A system to track seizures
A couple of years and a few hundred seizures later I realized that I needed a system to help track seizures and to help me understand them. It felt there wasn’t as much research, apps or support as it is now within this community. I was certain once I found a way to log my seizures and triggers it would be easier to maintain. I was sure tracking this information would help prevent a lot of them from happening moving forward. I’m an old school kinda girl, so I still use pen and paper to take notes and journal. I also use a paper planner because it is easier to reference it than it seems digitally. Understanding how important it is to track seizures allows me to share health experiences with my physicians and family members.
1. Keep a Seizure Diary
Whether you decide on a journal or an app to keep track of your seizures, just the action of recording this information can help. You may even find better ways to negotiate the ups and downs of your daily life. It is helpful not only to record the information, but to also look back at the journal / app and use the information to help inform your decisions. The information you gather can be useful when making decisions about the meds you are taking, to meds you’ve changed, or even determining when treatment doesn’t seem to help eliminate the seizures.
Here are a few apps to try:
Epilepsy Foundation’s Seizure Diary: https://youtu.be/ADfJ37f6s-Y
Seizure Tracker: https://seizuretracker.com/
Health Storylines: https://www.healthstorylines.com/
These apps are self-management tools for seizures and epilepsy. They focuses on self-monitoring and tracking seizures and other symptoms.
Journaling is another great way to keep track seizures as well. It’s just as accessible as your apps and for some it’s easier to manage and maintain the information. I have kept a seizure journal since 2008. It isn’t as extensive as I would have liked it to be nor does it have ALL of the necessary information because I would forget to update it [memory issues due to seizures]. However, It is helpful to look at how far I’ve come in this journey.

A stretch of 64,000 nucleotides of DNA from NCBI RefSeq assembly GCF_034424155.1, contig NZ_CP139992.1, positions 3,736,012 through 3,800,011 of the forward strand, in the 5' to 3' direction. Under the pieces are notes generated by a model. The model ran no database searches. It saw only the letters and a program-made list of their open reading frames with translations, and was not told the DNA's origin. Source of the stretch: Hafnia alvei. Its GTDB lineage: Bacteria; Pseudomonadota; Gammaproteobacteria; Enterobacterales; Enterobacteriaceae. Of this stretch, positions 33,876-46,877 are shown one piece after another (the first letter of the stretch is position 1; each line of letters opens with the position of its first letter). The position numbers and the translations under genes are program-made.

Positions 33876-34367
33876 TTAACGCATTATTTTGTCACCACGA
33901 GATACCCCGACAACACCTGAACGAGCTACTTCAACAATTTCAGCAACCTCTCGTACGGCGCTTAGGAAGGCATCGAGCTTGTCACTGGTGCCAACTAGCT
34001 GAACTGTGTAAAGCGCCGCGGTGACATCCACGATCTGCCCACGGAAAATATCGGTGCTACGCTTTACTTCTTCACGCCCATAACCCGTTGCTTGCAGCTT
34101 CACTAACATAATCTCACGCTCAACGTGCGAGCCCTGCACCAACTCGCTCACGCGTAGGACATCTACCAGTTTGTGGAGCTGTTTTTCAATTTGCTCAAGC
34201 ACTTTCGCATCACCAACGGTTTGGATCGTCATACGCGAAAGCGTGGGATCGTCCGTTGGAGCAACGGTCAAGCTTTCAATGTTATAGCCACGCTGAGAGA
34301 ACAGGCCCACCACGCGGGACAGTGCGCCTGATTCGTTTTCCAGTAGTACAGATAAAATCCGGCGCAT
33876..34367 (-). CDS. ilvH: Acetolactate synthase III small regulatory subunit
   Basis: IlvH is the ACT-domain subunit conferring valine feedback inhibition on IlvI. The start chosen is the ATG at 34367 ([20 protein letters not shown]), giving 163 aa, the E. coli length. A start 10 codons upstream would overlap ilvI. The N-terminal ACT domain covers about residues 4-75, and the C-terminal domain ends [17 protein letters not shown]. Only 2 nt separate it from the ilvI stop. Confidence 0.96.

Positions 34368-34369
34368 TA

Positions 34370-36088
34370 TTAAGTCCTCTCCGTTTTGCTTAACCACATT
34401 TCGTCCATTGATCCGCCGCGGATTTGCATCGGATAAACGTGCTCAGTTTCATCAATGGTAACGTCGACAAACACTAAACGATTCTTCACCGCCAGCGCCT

3. Organized Health Info
Keeping up with all your health information can be a challenge. Using an app or a paper journal can help eliminate the anxiety of having to remember or keep track of random papers you need when you visit the physicians. Having the information all in one place makes it super easy for me to recall my seizures and other health experiences when I go to the doctor.
It is also helpful to monitor the change of your medications and test results over time. Because I have kept really good records of my seizures and the medications I was on, I was able to reduce my medications when my husband and I planned to have a baby. The information was impactful to the level of care and concern my team of doctors had during my pregnancy.
4. Track Your Triggers
Each of us have different situations, things, foods, temperature, movements etc. that can trigger a seizure. Some you may be able to identify these triggers automatically, while others may take a little more time to discover. I didn’t realize many of my triggers until almost 2 years into this journey. Initially, I wasn’t writing down my seizures or my daily activities, so I couldn’t keep track of things the way I should. Once I began writing down what I thought could have caused my seizure it became easier to eliminate certain behaviors and foods from my lifestyle to decrease the number of seizures I experienced.
These are just a few tips on how to keep track of your seizures. I hope this helps as you move through your own epilepsy journey. Please share some of your own tips and suggestions below!
Jewel Gibson, fondly known as “Life’s a Jewel,” is an epilepsy advocate, an educator, avid reader, plant lover, city girl and all around great momma and wife.